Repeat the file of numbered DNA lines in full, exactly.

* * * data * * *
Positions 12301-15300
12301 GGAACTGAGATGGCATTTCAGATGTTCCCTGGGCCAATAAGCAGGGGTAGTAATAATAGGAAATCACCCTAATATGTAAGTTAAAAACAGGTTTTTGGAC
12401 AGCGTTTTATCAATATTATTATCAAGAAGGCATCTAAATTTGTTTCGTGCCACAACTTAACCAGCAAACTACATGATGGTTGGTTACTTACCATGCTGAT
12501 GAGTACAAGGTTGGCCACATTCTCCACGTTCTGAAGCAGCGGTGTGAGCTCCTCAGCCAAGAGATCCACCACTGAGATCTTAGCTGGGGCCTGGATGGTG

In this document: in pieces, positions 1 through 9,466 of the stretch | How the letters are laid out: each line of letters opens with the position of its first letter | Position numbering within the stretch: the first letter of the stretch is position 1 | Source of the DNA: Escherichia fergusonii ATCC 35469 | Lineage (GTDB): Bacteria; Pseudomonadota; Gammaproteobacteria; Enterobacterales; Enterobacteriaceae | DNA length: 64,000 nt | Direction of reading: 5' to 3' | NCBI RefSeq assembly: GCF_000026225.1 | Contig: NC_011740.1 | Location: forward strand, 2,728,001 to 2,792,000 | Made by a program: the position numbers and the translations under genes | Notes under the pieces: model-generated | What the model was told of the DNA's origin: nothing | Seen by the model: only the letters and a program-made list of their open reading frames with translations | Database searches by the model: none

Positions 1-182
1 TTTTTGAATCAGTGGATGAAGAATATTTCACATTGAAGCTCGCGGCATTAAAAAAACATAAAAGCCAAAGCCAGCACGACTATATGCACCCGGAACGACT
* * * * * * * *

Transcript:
Positions 12301-15300
12301 GGAACTGAGATGGCATTTCAGATGTTCCCTGGGCCAATAAGCAGGGGTAGTAATAATAGGAAATCACCCTAATATGTAAGTTAAAAACAGGTTTTTGGAC
12401 AGCGTTTTATCAATATTATTATCAAGAAGGCATCTAAATTTGTTTCGTGCCACAACTTAACCAGCAAACTACATGATGGTTGGTTACTTACCATGCTGAT
12501 GAGTACAAGGTTGGCCACATTCTCCACGTTCTGAAGCAGCGGTGTGAGCTCCTCAGCCAAGAGATCCACCACTGAGATCTTAGCTGGGGCCTGGATGGTG

In this document: in pieces, positions 1 through 9,466 of the stretch | How the letters are laid out: each line of letters opens with the position of its first letter | Position numbering within the stretch: the first letter of the stretch is position 1 | Source of the DNA: Escherichia fergusonii ATCC 35469 | Lineage (GTDB): Bacteria; Pseudomonadota; Gammaproteobacteria; Enterobacterales; Enterobacteriaceae | DNA length: 64,000 nt | Direction of reading: 5' to 3' | NCBI RefSeq assembly: GCF_000026225.1 | Contig: NC_011740.1 | Location: forward strand, 2,728,001 to 2,792,000 | Made by a program: the position numbers and the translations under genes | Notes under the pieces: model-generated | What the model was told of the DNA's origin: nothing | Seen by the model: only the letters and a program-made list of their open reading frames with translations | Database searches by the model: none

Positions 1-182
1 TTTTTGAATCAGTGGATGAAGAATATTTCACATTGAAGCTCGCGGCATTAAAAAAACATAAAAGCCAAAGCCAGCACGACTATATGCACCCGGAACGACT